Research Handbook on the Economics of Criminal Law

Research Handbook on the Economics of Criminal Law

Research Handbooks in Law and Economics series

Edited by Alon Harel and Keith N. Hylton

Jeremy Bentham and Gary Becker established the tradition of analyzing criminal law in utilitarian and economic terms. This seminal book continues that tradition with specially commissioned, original papers that span the philosophical foundations of the use of economics in criminal law, both traditional economic perspectives and behavioral and experimental approaches to the discipline.

Chapter 8: Stumbling into Crime: Stochastic Process Models of Accounting Fraud

Michael D. Guttentag

Subjects: economics and finance, law and economics, law - academic, criminal law and justice, law and economics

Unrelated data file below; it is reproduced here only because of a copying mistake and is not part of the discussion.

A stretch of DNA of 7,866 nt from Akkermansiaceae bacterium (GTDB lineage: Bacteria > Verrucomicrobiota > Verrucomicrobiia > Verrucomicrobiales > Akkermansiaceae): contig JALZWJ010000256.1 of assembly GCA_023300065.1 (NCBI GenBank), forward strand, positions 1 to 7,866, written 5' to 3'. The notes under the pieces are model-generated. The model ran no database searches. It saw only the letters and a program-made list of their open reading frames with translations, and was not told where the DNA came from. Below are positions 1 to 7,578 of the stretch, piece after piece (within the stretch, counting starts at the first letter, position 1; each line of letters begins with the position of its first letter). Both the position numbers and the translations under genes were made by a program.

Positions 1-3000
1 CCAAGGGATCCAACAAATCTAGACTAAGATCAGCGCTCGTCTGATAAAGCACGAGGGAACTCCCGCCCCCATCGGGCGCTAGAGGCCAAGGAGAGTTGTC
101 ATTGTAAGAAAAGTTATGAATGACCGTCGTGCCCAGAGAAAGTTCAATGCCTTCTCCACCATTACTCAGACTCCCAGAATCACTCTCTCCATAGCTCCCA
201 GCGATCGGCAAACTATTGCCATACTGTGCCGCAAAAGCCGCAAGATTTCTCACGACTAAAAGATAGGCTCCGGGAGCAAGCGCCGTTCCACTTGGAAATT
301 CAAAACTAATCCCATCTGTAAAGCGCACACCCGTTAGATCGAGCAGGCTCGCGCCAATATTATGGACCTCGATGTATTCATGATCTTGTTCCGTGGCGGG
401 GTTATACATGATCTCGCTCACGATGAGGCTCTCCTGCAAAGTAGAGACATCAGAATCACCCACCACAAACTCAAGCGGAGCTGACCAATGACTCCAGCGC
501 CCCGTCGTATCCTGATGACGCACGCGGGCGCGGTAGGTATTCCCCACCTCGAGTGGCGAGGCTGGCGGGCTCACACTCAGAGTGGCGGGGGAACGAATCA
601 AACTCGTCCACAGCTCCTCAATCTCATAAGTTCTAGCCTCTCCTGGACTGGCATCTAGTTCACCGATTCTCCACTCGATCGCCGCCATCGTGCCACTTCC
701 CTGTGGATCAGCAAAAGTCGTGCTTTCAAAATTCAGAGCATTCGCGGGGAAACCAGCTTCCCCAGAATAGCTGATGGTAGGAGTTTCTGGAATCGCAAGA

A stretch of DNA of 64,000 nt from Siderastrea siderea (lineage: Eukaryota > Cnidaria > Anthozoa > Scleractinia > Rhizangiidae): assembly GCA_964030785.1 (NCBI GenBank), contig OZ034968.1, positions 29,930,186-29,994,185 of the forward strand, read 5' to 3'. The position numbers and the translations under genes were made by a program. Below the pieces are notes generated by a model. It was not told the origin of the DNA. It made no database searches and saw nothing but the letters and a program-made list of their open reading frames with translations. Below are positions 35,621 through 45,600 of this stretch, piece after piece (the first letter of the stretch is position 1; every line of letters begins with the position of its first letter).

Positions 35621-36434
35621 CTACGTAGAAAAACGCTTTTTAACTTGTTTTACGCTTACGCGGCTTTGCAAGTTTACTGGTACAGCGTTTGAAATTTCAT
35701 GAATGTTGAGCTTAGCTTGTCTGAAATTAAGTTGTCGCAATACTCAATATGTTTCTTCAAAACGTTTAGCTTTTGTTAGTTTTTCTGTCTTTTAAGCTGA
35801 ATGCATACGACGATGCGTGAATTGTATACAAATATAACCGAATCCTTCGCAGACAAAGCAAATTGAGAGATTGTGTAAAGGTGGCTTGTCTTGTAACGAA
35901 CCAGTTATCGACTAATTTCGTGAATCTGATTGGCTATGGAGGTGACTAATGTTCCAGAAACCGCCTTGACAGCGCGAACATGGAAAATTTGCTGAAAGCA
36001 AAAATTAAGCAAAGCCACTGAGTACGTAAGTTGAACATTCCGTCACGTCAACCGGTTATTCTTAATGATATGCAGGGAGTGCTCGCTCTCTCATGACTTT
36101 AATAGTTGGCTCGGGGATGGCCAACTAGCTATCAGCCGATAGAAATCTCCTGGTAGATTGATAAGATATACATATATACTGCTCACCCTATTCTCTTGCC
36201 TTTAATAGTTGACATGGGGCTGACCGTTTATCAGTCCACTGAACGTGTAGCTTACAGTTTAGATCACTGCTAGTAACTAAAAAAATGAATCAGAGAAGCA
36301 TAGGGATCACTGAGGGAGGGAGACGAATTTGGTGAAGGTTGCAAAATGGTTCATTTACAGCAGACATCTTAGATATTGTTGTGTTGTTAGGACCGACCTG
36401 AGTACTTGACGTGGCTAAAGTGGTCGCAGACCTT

Michael D. Guttentag* 1. INTRODUCTION Research on accounting fraud typically begins with the assumption that accounting fraud is a premeditated act. This assumption leads scholars to analyse accounting fraud in terms of the costs and benefits to the firm and the firm’s managers of committing such a fraud. Seminal work by Jennifer Arlen and William Carney, “Vicarious Liability for Fraud on Securities Markets: Theory and Evidence,” is an exemplar of this approach.1 These traditional economic models of the causes of accounting fraud can be further refined by drawing upon insights from behavioral economics, as work by Donald Langevoort has elegantly shown.2 However, even with these refinements, most research on accounting fraud still begins with the assumption that accounting fraud is premeditated. This chapter will explore the use of stochastic process models as a fundamentally different way to explain why managers commit accounting fraud. This chapter will show how to model the possibility that accounting fraud is the unforeseen consequence of a sequence of minor and seemingly innocuous transgressions, rather than a product of planning and forethought. While prior work has described accounting frauds as involving a “slippery slope” dynamic, this chapter will, for the first time, present models that formalize and suggest how to test the hypothesis that managers stumble into committing accounting fraud. There are at least four reasons to suspect that stochastic process models will be a useful tool to describe the dynamics within a firm that can lead to accounting fraud. Of these four reasons, one of...

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